In 2010, The American College of Obstetricians and Gynecologists (ACOG) updated their Pap Smear screening recommendation to now start at age 21 and encouraged use of the cervical cancer vaccine before age 26. Cervical cancer rates have fallen drastically in the United States due to the widespread use of the Pap Smear to detect early cervical abnormalities (ACOG, 2009). However, a literature review supports that with healthy immune systems, women 21 and younger commonly clear cervical abnormalities. A review of 277 charts of female adolescents seen in 2011 was completed at a federally funded adolescent program in an urban center of Rochester, NY. Of these 277 females, 29 (10.5%) of them had a Pap Smear. Further exploration of data indicated high compliance of this practice with current ACOG guidelines as well as vaccination practices.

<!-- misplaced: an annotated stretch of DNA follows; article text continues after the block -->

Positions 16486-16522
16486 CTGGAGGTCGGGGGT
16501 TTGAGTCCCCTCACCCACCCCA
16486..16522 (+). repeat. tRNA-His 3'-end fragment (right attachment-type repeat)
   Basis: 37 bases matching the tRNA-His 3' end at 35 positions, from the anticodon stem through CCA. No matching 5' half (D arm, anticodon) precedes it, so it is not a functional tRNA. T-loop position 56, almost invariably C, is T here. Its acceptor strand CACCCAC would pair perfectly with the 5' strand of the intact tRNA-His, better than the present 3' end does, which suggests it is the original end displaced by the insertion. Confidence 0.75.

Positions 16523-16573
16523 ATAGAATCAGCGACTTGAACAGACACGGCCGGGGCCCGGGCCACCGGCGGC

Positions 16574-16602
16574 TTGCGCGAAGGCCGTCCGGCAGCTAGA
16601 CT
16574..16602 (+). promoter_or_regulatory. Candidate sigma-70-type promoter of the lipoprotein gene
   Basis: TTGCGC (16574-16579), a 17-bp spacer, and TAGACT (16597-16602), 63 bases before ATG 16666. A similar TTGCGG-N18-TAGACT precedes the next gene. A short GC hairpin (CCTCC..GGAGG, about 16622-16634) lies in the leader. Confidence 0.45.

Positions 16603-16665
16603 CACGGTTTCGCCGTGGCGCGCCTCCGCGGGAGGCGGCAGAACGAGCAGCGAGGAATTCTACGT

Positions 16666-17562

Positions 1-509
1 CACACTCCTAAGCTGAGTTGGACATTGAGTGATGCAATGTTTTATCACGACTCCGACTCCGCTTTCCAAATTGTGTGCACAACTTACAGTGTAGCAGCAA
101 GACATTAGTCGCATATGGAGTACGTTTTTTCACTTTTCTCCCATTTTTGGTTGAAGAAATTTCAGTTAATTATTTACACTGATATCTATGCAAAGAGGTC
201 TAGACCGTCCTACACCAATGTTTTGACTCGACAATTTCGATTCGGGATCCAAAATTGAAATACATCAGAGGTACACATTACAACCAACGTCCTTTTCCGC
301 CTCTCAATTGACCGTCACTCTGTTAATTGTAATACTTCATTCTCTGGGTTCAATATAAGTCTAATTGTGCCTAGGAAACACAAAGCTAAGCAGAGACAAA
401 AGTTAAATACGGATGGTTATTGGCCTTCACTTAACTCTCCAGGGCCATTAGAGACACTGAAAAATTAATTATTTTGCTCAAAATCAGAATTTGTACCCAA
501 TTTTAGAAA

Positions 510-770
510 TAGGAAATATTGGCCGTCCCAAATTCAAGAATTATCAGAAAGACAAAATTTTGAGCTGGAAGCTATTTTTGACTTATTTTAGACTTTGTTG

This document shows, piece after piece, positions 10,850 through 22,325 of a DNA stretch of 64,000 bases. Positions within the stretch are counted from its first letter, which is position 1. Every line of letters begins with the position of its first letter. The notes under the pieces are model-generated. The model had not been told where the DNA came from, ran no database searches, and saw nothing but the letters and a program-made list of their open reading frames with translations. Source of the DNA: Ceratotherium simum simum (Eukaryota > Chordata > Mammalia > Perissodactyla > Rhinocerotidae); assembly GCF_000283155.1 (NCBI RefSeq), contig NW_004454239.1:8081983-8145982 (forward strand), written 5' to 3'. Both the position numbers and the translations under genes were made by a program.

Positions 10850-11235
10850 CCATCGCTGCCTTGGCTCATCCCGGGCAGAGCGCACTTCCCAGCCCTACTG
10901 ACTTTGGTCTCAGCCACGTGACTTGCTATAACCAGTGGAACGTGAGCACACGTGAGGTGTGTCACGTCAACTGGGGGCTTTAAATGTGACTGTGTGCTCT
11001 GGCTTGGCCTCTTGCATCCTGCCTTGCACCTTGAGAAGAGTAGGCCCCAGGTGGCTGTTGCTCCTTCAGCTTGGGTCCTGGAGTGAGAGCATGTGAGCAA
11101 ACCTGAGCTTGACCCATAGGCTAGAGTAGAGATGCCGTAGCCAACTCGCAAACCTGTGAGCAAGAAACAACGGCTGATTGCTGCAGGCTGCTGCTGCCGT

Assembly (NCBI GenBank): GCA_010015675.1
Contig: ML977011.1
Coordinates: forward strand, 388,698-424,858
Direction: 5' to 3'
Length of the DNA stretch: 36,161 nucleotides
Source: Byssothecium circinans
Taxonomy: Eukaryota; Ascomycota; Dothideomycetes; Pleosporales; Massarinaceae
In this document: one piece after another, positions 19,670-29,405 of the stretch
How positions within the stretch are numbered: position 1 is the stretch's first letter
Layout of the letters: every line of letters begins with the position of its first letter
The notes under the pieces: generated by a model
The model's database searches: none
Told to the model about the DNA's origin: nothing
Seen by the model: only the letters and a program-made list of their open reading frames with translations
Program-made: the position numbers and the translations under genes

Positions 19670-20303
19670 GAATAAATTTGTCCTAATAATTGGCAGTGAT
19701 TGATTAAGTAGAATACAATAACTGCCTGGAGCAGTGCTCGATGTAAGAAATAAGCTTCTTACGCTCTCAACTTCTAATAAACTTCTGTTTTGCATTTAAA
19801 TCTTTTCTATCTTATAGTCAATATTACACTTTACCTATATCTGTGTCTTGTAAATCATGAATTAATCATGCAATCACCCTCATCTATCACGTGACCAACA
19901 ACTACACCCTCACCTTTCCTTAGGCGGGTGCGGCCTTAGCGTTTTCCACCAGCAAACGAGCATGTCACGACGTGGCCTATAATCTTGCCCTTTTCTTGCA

|Presenter:||Michelle Smith (Undergraduate Student)|
|Time:||9 am Session I|
Mediterranean Passages: Religious, Linguistic, and Cultural
8:45 am - 7 pm
Writers Forum: Calvin Trillin